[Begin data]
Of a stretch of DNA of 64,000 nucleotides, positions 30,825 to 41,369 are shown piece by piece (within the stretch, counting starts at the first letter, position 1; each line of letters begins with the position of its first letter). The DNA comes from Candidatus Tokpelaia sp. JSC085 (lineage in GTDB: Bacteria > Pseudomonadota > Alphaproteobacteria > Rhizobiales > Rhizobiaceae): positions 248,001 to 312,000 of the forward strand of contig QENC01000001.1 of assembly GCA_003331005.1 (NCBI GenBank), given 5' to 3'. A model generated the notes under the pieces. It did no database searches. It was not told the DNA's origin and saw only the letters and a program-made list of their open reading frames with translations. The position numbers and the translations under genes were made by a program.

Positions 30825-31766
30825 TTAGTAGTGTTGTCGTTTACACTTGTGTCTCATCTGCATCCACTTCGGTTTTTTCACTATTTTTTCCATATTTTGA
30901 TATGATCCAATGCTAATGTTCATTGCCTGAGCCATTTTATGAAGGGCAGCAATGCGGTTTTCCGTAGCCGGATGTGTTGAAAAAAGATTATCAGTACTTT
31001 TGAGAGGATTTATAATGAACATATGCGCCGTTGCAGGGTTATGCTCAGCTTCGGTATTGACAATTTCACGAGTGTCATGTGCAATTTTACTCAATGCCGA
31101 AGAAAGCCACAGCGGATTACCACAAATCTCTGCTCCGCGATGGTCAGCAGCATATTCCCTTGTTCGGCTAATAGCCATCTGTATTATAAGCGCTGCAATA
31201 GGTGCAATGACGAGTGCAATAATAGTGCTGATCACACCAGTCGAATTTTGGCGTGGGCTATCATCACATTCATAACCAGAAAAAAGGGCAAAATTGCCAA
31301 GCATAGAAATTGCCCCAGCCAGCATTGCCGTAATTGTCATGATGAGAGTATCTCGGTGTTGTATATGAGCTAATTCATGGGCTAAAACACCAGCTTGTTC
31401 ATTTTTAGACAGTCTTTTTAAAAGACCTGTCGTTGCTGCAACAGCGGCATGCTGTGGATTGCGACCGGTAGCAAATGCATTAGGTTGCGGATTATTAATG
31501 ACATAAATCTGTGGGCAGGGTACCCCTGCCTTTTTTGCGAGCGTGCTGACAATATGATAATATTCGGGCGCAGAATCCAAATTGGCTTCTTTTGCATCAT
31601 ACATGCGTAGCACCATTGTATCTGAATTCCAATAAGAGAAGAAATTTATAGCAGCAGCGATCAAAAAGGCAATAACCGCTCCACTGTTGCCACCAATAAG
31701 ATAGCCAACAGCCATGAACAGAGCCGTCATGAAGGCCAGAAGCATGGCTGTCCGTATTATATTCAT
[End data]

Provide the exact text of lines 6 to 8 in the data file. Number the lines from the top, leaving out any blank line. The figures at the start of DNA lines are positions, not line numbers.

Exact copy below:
31101 AGAAAGCCACAGCGGATTACCACAAATCTCTGCTCCGCGATGGTCAGCAGCATATTCCCTTGTTCGGCTAATAGCCATCTGTATTATAAGCGCTGCAATA
31201 GGTGCAATGACGAGTGCAATAATAGTGCTGATCACACCAGTCGAATTTTGGCGTGGGCTATCATCACATTCATAACCAGAAAAAAGGGCAAAATTGCCAA
31301 GCATAGAAATTGCCCCAGCCAGCATTGCCGTAATTGTCATGATGAGAGTATCTCGGTGTTGTATATGAGCTAATTCATGGGCTAAAACACCAGCTTGTTC